from The Century Dictionary and Cyclopedia
- n. A line for sounding, or with which soundings are made.
Sorry, no etymologies found.
T is thou alone our fathom-line finds soundless,
Who shall sound the heart of a man who lived a hundred years ago? and where is the fathom-line which shall plumb its mysteries?
Brethren, bethink you that this pestilence is a chastisement upon a blind and foolish people; and if it strikes the innocent as well as the guilty, if it falls as heavily upon the spotless virgin as upon the hoary sinner, remember that it is not for us to measure the workings of Omnipotence with the fathom-line of our earthly intellects; or to say this fair girl should be spared, and that hoary sinner taken.
What lurked beneath, they surmised as shrewdly as they could, but it was impossible, with plummet and fathom-line ever in hand, to sound the way with perfect accuracy, where the quicksands were ever shifting, and the depth or shallowness of the course perpetually varying.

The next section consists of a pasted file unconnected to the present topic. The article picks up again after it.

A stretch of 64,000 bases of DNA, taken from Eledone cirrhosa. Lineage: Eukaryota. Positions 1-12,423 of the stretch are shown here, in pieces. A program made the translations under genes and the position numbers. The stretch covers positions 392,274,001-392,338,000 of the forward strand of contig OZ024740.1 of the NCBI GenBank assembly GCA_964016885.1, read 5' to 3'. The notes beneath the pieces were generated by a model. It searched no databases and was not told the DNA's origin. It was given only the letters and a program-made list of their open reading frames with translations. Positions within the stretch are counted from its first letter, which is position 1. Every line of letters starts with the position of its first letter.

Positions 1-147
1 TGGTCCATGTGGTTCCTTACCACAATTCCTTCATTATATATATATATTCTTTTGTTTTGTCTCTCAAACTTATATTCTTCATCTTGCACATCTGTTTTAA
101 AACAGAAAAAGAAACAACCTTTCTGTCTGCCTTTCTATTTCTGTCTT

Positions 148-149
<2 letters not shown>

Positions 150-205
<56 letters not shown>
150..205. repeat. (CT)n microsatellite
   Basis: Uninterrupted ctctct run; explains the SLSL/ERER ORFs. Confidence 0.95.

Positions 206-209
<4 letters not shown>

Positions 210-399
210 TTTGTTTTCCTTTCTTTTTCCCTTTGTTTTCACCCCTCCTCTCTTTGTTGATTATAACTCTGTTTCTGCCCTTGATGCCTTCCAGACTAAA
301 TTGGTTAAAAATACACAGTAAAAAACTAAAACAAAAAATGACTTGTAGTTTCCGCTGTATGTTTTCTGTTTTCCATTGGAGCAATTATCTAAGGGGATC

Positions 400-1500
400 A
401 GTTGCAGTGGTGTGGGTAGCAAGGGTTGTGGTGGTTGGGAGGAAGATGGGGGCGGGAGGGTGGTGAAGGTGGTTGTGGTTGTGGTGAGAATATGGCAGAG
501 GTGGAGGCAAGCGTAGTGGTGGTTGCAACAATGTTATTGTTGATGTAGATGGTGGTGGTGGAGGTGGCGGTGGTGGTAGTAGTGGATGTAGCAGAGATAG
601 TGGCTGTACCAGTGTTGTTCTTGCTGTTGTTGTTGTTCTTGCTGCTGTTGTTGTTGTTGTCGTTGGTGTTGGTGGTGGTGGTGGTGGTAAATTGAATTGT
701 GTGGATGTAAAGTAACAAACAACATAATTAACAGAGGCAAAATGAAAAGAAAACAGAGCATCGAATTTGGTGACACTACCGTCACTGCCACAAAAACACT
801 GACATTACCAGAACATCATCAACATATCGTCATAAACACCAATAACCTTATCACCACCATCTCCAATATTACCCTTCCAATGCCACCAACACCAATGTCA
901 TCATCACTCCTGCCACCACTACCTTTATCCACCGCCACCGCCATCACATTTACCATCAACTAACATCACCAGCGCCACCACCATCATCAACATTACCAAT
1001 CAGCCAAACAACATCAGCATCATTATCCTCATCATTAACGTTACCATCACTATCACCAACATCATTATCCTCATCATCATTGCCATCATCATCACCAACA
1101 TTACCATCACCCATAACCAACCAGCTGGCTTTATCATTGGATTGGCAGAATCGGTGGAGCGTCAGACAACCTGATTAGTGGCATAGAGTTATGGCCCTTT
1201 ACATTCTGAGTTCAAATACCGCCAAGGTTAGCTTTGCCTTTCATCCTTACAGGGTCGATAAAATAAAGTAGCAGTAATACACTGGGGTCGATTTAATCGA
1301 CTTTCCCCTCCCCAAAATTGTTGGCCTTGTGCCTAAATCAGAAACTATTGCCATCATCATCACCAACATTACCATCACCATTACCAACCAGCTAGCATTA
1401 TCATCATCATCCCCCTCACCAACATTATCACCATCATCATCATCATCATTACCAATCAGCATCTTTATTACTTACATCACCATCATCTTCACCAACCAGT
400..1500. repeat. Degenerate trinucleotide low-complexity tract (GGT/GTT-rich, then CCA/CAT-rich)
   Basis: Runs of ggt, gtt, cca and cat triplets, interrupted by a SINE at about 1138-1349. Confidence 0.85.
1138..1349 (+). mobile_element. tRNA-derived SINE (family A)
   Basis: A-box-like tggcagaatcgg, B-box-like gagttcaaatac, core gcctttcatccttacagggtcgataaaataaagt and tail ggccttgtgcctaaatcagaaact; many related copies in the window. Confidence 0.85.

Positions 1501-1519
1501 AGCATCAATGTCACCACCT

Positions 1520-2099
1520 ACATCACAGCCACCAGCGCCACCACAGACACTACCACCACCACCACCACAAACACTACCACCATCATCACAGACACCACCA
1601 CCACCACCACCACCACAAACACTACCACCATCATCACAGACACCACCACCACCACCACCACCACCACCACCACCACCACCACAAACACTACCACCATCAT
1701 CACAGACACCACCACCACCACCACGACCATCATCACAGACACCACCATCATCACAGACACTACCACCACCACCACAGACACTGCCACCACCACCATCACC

Indian merchants said, that there was only one tree in the world that produced it; that the roots of that tree were fixed, 'where never fathom-line did touch the ground,' in the bed of the Indian Ocean, near to Java, among the Ten Thousand Islands of the far East; but its branches, rising high above the waters, flourished in the bright sunshine and free air.
Or dive into the bottom of the deep Where fathom-line would never touch the ground,
[Footnote 1: For thirty-five days they were advancing 'where fathom-line could never touch the ground.'] [Footnote 2: On Thursday, the 11th of October, 1492.] [Footnote 3: A light in the midst of darkness, signifying the spiritual light that he came to spread there.